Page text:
# Making the installer in macOS
- Supported version: 0.6.8
While you don't need a fresh install of macOS to use OpenCore, some users prefer having a fresh slate with their boot manager upgrades.
To start we'll want to grab ourselves a copy of macOS. You can skip this and head to formatting the USB if you're just making a bootable OpenCore stick and not an installer. For everyone else, you can either download macOS from the App Store or with Munki's script.
# Downloading macOS: Modern OS
- This method allows you to download macOS 10.13 and newer, for 10.12 and older see Downloading macOS: Legacy OS
From a macOS machine that meets the requirements of the OS version you want to install, go directly to the App Store and download the desired OS release and continue to Setting up the installer.
For machines that need a specific OS release or can't download from the App Store, you can use the Munki's InstallInstallMacOS utility.
In order to run it, just copy and paste the below command in a terminal window:
mkdir ~/macOS-installer && cd ~/macOS-installer && curl -O https://raw.githubusercontent.com/munki/macadmin-scripts/main/installinstallmacos.py && sudo python installinstallmacos.py
As you can see, we get a nice list of macOS installers. If you need a particular versions of macOS, you can select it by typing the number next to it. For this example we'll choose 10:
- macOS 11, Big Sur Note: As this OS is quite new, there's still some issues with certain systems to resolve. For more information, see here: OpenCore and macOS 11: Big Sur
- For first time users, we recommend macOS 10.15, Catalina
- Nvidia GPU Note: Reminder to verify whether your hardware support newer OSes, see Hardware Limitations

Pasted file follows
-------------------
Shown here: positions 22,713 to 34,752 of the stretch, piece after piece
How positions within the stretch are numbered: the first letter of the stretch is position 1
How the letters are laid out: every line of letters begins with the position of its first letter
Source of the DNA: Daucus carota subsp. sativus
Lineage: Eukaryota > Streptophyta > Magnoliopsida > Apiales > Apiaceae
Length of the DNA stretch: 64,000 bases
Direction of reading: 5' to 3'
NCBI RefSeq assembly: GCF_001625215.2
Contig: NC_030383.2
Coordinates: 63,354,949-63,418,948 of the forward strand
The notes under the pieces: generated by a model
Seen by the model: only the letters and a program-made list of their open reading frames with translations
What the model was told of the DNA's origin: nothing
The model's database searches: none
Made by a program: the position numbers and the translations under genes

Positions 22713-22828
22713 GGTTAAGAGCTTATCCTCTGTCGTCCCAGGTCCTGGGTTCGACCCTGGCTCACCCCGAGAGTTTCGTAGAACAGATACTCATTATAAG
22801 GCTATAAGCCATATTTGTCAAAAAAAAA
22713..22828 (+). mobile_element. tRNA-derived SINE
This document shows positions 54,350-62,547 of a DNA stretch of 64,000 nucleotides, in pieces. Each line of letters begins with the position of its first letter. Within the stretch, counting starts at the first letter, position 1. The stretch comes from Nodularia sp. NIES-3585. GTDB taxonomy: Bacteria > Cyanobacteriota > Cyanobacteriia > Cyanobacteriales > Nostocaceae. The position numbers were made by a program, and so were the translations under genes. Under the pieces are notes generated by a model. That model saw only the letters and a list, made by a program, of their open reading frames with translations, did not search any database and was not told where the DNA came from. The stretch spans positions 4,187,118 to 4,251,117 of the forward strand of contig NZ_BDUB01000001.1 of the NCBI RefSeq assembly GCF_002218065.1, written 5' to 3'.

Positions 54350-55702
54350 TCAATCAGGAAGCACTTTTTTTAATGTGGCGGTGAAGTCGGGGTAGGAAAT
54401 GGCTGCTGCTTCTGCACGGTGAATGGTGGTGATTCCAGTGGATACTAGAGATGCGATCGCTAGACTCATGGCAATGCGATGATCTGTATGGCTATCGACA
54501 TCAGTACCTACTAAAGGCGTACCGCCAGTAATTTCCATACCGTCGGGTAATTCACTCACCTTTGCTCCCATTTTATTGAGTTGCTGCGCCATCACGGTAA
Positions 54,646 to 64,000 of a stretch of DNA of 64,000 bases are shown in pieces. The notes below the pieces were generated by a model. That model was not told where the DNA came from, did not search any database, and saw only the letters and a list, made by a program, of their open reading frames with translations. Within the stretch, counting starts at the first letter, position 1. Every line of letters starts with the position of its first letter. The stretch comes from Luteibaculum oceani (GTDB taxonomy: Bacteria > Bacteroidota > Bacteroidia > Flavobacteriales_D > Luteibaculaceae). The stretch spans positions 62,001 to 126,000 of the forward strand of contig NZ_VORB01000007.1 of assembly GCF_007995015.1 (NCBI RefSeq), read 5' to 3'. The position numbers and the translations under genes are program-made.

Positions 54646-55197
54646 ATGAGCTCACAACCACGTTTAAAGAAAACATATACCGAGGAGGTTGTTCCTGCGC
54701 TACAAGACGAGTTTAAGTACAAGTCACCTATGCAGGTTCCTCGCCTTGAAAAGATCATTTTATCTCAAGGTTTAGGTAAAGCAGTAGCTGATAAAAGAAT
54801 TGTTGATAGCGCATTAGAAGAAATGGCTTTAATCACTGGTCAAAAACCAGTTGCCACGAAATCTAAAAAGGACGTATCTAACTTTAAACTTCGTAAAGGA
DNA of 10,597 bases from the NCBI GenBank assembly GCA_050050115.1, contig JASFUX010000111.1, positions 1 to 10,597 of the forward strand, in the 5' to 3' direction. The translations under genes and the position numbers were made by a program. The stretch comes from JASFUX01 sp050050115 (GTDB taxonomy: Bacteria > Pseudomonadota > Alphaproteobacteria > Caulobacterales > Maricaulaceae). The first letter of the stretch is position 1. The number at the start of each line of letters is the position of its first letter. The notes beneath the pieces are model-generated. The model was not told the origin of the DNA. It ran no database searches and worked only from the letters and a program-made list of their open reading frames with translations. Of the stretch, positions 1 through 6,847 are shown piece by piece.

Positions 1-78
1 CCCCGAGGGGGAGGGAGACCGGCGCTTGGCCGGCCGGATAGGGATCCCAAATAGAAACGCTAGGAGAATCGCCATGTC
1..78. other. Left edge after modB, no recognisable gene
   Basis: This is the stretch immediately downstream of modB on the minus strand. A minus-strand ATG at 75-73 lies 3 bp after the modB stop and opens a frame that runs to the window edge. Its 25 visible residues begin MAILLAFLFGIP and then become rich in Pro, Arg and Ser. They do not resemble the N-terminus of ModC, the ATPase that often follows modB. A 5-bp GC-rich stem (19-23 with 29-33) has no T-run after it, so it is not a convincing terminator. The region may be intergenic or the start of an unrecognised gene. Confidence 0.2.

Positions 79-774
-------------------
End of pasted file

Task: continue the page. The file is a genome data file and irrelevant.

This is going to take a while as we're downloading the entire 8GB+ macOS installer, so it's highly recommended to read the rest of the guide while you wait.
Once finished, you'll find in your
~/macOS-Installer/ folder a DMG containing the macOS Installer, called
Install_macOS_11.1-20C69.dmg for example. Mount it and you'll find the installer application.
- Note: We recommend to move the Install macOS.app into the
/Applicationsfolder, as we'll be executing commands from there.
- Note 2: Running Cmd+Shift+G in Finder will allow you to easily jump to
From here, jump to Setting up the installer to finish your work.
# Downloading macOS: Legacy OS
This method allows you to download much older versions of OS X, currently supporting all Intel versions of OS X(10.4 to current)
# Setting up the installer
Now we'll be formatting the USB to prep for both the macOS installer and OpenCore. We'll want to use macOS Extended (HFS+) with a GUID partition map. This will create two partitions: the main
MyVolume and a second called
EFI which is used as a boot partition where your firmware will check for boot files.
- Note: By default, Disk Utility only shows partitions – press Cmd/Win+2 to show all devices (alternatively you can press the View button)
- Note 2: Users following "Legacy macOS: Online method" section can skip to Setting up OpenCore's EFI environment
Next run the